Worldbuilding Month Day 12 – What’s in a Name?

March is Worldbuilding Month! Leave me a question about any of my worlds, and I will do my best to answer it! (I need more questions, guys)
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This twelfth one is from B: have you figured out the naming rules for that one world?

So “that world” is Portal Bound, which there is a map of here. The basic premise is that it was originally discovered – i.e., this continent at least had no human life on it – by a family who found a portal in their back yard. They were handwave-Scandinavian at the moment.

BUT this land has several portals! Many portals! And the portals are not so regular about where they lead or where they come from. So this land has had immigrants throughout the course of time from many different worlds, and from many places over the world. Most are human, or humanoid, but they speak many different languages and having many different ideas about names.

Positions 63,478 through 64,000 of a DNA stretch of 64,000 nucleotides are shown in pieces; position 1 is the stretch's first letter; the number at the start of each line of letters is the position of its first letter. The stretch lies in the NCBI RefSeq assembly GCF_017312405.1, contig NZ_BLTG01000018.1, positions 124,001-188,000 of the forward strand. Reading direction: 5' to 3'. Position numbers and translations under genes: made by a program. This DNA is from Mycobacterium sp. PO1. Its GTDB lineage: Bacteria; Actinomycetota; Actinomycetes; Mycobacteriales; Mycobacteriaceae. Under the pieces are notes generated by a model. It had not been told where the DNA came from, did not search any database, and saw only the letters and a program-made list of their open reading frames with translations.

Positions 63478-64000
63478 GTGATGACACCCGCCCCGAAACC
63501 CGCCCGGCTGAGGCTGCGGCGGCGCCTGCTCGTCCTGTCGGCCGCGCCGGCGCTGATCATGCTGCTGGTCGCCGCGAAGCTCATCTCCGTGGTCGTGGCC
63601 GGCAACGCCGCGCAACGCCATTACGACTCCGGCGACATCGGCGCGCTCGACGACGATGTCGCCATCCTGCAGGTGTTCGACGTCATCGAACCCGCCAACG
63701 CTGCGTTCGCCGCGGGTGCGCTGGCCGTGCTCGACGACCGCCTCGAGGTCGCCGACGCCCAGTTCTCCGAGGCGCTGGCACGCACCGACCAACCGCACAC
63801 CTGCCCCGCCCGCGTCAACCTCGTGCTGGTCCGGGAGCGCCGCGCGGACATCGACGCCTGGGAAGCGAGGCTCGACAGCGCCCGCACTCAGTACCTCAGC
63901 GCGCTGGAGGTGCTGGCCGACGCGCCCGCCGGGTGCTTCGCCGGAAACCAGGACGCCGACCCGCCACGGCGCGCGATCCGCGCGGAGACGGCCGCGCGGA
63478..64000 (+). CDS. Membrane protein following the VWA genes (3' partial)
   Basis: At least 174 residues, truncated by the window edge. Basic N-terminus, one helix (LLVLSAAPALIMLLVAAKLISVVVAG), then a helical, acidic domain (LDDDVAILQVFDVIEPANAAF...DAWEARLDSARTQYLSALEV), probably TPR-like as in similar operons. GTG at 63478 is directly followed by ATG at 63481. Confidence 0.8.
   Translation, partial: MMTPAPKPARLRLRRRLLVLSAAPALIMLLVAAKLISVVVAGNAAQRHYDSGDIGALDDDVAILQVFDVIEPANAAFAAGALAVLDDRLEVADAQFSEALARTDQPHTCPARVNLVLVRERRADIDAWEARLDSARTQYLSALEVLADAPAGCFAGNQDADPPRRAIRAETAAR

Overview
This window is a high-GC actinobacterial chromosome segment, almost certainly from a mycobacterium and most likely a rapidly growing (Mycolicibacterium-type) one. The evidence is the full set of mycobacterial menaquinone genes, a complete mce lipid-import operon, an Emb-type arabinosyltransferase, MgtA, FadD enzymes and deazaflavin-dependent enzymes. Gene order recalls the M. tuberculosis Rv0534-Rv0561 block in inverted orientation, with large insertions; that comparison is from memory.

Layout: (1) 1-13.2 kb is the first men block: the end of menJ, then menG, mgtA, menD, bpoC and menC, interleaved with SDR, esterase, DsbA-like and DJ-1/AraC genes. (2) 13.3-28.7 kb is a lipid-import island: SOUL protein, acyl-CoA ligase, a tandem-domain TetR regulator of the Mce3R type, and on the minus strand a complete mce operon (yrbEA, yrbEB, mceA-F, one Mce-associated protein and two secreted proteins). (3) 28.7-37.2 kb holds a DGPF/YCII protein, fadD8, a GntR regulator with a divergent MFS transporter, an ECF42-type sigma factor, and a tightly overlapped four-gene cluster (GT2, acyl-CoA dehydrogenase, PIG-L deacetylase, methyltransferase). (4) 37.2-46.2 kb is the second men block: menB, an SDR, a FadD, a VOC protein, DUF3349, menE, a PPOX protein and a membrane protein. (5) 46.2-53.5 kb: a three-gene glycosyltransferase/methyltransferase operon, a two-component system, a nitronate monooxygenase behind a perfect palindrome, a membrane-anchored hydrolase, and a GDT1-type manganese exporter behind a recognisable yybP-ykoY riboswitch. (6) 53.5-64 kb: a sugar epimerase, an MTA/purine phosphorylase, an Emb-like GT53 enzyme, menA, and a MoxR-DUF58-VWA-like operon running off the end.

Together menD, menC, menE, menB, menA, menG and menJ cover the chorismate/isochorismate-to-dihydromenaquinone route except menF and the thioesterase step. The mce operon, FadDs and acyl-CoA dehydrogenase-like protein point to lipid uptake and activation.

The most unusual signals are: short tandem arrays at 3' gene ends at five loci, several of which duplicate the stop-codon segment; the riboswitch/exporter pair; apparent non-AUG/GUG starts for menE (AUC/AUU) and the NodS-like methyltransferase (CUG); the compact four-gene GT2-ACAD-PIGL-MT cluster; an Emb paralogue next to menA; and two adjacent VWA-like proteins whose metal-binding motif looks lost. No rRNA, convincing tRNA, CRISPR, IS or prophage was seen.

“When in Rome, shoot Roman candles.” The naming thus ends up being an interesting combination.

Usually, children are given names of the parents’ culture, if the parents happen to have a culture in common. Children from mixed-cultural-heritage families sometimes alternate, so you might end up with Lars and Yuki, for instance, as brother and sister. Ancestors’ names are common, although not normally parents’ names.

If the parents are themselves very mixed-heritage or feel no particular connection to the heritage or world they came from, then the children are often named Scandinavian names, as those are still the most common in this world – often they are then named after historical figures, Princes or Kings, Queens or Princesses or Governors from times past. It is considered ill luck to name a child after a living person.

(In a family where there are many siblings having children, this can lead to battles about who gets to name their daughter after Grandma Yuki or Grandpa Lars.)

As for family names, most people use a patronym or matronym – sons follow the father’s line, normally, and daughters the mother’s line, although a fatherless or motherless child will go with the extant parent. So Larssen or Yukidar, or Larsdar or Yukisen.

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